Windows Live Admin Center
So the first question that springs to most people’s minds is “what on earth is the Windows Live Admin Center” (aside from another triumph from the Microsoft Product Naming Department). Well it used to be called Windows Live Custom Domains (which was a far better name), and it allows you to offer all of the Windows Live features (email, LiveID, Messenger, storage etc) under your own domain name instead of using the live.com domain.
Where this can be useful is in providing a group or community with an email address that is relevant to them, along with the other existing services such as 25Gb Storage, Messenger and so forth. The advantage of this is not in getting a free email account – we all know how easy that is, but it is enabling a group to have a better identity online. This could be done for charities, community groups, town, city’s – or even countries. The limit is initially set to 500, but can be increased to an unlimited amount if you contact support.
As long as you own the domain it does not matter if it is .com, .co.uk, .gov or whatever. It is just a great way of offering the existing free Live services but under your own domain.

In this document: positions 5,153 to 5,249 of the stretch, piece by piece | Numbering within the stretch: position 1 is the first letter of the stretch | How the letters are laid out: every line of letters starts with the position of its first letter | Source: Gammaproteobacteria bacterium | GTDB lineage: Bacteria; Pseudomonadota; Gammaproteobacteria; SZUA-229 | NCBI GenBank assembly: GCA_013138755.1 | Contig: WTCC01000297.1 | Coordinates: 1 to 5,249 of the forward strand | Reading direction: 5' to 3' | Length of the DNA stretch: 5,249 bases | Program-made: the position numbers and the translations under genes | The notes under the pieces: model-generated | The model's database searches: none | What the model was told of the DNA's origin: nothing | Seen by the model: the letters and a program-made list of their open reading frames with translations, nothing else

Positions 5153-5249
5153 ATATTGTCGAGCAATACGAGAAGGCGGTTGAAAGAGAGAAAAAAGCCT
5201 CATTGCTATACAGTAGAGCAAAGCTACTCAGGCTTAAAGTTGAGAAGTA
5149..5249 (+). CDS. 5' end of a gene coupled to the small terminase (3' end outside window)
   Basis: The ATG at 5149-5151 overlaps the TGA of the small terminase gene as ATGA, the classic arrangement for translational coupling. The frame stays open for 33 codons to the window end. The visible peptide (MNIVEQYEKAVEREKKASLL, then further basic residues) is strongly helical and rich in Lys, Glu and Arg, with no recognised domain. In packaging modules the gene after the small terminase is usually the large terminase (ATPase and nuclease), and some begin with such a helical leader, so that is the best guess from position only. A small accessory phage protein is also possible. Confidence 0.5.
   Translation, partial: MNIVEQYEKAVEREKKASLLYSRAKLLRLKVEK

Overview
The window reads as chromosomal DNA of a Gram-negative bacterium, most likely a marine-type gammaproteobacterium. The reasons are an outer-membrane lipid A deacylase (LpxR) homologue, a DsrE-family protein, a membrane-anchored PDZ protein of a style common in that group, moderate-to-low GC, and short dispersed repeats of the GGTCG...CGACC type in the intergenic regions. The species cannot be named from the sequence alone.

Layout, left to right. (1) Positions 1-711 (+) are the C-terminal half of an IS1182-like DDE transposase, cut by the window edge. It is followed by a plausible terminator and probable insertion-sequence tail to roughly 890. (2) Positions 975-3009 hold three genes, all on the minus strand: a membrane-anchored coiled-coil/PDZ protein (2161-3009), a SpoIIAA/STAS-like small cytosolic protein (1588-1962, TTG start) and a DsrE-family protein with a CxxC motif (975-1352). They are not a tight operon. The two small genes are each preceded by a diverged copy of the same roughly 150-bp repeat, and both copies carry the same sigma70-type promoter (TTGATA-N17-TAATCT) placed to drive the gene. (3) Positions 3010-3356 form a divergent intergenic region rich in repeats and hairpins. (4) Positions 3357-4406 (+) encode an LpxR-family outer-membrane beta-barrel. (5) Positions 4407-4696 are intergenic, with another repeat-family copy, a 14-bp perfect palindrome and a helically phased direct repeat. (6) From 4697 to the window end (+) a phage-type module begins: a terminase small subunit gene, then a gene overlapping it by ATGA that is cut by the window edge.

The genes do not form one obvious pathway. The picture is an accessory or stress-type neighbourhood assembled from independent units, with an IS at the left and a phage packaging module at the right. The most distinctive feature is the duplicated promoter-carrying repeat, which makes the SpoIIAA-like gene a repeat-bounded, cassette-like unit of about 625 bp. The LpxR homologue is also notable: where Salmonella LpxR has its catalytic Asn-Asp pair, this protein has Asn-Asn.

You have a number of different ways to create and manage accounts. There is a web UI where you can happily create accounts, which works nicely for small numbers. For larger numbers there is an SDK that gives you access to web services to add, update, delete and manage accounts so that you could automate the creation of accounts. For completeness there is also the code to allow you to import csv files in the SDK.
If you don't want to manage the accounts, you can create it so that people can provision accounts for themselves. This can either be done on your site or hosted on a page on the Live.com servers so you can email url’s to people.
I have a couple of spare domain names, so I thought I would see what it is all about and how easy is it. Well the short answer is, it works and it is really simple.
You add in the Domain you want to host, and then for that domain (you will need to update the details with whoever is managing your domain – they normally have an admin page where you can do it yourself) you need to add or change the MX record so that the mail is delivered to the Hotmail servers rather the existing ones. You can also point a sub-domain such as mail.mydomain.com to the hotmail page as well.
All in all it took about 3-5 minutes to do, and after a few minutes of waiting for the changes to sync you are now sending and receiving emails from your own domain and email accounts.
Nice, simple, easy. (unlike the name)
Posted: Friday, February 13, 2009 2:07 PM by jamesbr